Dealing with your dog’s prey obsession problems

Andersenm writes to me:

Hi Adam – Just joined and started on the book – I adopted from a rescue orginization a Border collie/Golden retriever mix of 15 months of age. he definitly needs work but has learned some commands while indoors – problem is his prey obsession, I have had to cover some windows and door windows because he has become totally obsessed with the squirrels outside. Since this is entering week four of our relationship I still use a leash on him in my 1.5 acre fenced yard. I realize I cannot rid him of this as it is natural but do have to temper it some. Anything that would help while I digest your book cover to cover would help. I did raise and train a border collie that we had for 15 years before he passed and do not remember having this much trouble with him.
Mike Andersen


Adam replies:

Hi, Mike:

Most likely, with this breed mix, he’s got a pretty soft temperament– which is a good thing– so it shouldn’t be too hard to correct this.

First: Make sure his exercise requirements are met. (This means: A lot of cardio).

Second: You’re correct in keeping the leash (or a long line, outside) on him… until he’s 100%. I would start with correcting the behavior in the house, using the tab (as described in the book). This is mostly an issue of making your corrections motivational, and then keeping him in the dog crate (in the house) or kennel (outside) when you’re not home. This allows us to make sure the dog is getting corrected CONSISTENTLY until he drops the behavior.

You’re actually quite lucky, because you can channel that prey drive into a ball or a toy, and use it as a motivator to get him to respond to commands extra-fast and with a positive attitude.

Read through the book. I think it’ll make a lot of things clear for you. If you still have questions, please post again and I’ll try to extrapolate on any issue that might not be clear.


Train Your Dog to Stop Licking

DancingFlame writes to me: “Hello, I have a pug/chihuahua mix and I would like to thank you for the solutions you’ve already given me. My dog was whining in her crate and having a hard time learning the down command. We bought her a comfy bed and began feeding her inside the crate, and now she actually enjoys napping in it and will go inside at bedtime without being prompted. We’ve also got a good start on the “down” command.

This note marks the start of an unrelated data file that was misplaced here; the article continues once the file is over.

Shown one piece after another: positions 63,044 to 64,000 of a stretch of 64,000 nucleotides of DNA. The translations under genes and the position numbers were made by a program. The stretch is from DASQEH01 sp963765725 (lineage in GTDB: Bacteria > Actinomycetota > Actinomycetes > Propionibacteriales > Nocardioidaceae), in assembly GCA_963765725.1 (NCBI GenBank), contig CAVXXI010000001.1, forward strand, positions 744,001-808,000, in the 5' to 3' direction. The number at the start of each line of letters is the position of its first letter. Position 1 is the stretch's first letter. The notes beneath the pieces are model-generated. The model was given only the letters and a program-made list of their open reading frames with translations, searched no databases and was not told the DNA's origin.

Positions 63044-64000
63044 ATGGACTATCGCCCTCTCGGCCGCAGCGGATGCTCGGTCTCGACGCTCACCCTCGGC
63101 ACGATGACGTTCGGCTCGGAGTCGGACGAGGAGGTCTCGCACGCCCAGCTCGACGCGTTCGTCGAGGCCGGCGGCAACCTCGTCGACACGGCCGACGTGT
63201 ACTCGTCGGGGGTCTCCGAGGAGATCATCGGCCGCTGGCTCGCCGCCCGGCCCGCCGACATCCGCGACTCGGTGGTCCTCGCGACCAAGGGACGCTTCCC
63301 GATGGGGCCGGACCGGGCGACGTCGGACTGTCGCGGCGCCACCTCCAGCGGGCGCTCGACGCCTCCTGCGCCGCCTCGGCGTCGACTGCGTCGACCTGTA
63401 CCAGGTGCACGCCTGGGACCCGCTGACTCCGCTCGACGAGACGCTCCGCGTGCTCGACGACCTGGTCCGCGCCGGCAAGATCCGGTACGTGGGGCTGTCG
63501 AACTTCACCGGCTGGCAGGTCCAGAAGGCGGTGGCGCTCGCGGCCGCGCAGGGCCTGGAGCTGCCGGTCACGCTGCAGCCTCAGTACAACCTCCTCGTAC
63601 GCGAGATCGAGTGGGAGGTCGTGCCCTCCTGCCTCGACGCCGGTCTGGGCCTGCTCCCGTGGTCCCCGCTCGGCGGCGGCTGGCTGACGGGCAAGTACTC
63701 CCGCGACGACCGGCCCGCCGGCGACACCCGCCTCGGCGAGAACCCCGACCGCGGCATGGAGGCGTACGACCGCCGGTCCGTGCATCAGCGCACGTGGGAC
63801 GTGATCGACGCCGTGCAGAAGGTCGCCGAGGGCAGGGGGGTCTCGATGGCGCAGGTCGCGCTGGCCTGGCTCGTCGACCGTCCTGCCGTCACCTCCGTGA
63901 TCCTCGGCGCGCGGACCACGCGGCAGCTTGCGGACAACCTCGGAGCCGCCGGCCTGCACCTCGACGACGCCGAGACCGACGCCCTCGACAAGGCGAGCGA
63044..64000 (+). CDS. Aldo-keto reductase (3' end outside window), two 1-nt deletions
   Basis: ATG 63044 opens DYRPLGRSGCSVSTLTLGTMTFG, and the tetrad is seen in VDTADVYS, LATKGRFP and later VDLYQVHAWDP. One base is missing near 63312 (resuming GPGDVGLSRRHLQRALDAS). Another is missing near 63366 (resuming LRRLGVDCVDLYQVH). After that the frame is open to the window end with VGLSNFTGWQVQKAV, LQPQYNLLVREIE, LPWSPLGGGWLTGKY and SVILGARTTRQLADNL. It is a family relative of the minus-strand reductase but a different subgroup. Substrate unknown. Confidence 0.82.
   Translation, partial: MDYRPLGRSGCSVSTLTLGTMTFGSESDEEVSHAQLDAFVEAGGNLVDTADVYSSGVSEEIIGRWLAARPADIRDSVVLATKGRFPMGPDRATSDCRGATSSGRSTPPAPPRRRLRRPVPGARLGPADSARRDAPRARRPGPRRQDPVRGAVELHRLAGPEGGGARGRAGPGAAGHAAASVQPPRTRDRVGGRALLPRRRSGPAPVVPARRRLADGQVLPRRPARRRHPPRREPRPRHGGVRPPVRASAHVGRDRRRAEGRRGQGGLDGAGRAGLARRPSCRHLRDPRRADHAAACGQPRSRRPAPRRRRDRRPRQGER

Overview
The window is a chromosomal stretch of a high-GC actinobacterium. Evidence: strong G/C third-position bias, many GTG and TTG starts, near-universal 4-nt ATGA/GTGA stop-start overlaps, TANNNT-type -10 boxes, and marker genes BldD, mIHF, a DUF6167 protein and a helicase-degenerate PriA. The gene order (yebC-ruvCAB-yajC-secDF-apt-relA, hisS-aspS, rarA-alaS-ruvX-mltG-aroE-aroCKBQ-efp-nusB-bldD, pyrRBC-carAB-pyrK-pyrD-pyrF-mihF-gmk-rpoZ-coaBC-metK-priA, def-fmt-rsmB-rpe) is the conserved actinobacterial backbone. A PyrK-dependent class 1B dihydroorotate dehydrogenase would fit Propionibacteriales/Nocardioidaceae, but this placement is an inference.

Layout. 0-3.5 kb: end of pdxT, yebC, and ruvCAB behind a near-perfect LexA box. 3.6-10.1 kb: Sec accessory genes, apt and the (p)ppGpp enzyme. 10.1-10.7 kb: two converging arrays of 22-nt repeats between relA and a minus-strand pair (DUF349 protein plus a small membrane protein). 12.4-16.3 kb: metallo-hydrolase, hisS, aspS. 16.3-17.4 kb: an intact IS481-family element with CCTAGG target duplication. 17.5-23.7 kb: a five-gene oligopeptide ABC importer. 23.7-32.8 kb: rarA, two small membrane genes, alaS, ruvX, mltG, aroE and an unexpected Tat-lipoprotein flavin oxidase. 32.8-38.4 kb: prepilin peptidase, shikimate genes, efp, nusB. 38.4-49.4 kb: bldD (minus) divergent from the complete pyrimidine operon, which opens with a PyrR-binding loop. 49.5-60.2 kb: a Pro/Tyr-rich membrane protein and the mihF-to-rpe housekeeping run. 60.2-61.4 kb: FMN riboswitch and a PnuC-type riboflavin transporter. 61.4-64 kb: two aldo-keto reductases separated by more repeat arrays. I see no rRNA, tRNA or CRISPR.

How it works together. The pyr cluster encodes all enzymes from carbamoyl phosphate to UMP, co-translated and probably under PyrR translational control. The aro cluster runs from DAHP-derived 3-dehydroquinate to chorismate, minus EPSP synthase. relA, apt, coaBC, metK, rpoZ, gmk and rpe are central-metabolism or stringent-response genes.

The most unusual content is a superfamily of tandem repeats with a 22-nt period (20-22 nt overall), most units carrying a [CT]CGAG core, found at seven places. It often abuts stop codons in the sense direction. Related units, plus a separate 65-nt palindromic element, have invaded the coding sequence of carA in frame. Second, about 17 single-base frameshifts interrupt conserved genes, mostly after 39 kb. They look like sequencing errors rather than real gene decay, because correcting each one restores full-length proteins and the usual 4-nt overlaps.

I’ve looked over your games to play section in order and would like to teach her to locate hidden items. I started with smelly salmon treats, and she was unable to find them. Do you have any recommendations of tricks or techniques that can help us to develop her sense of smell? I would love to work up to her bringing me my keys (when I lose them).

My husband has a question for you. Our dog will often lick his hands, face, and arms while he’s petting her. He doesn’t like it and says he feels like a jerky treat, but hasn’t corrected her yet, as he doesn’t want to discourage her from feeling confident in our pack. Should we train her not to do this, or is it normal behavior for her place in the pack?

Thank you in advance!”

Adam Replies Hi DancingFlame:

Hi, DancingFlame:

Thanks for the feedback.

The trick with teaching her how to find hidden objects is to start by getting her excited about the treat, and then let her see you hide the treat — but pretend like you’re really hiding it. Tell her, “Go find it!”

Do that a few times, and then hide it in pretty much the same place, but don’t let her see you put it there. (She’ll go back to the same place! LOL).

After a few times, hide it maybe a 1/2 foot, and then a foot from that same location.

The rinse and repeat in two more locations.

Then mix it up, so that she goes to check the old locations, too. At the same time, you can help her out by saying, “Check here,” and snapping your fingers at the spot.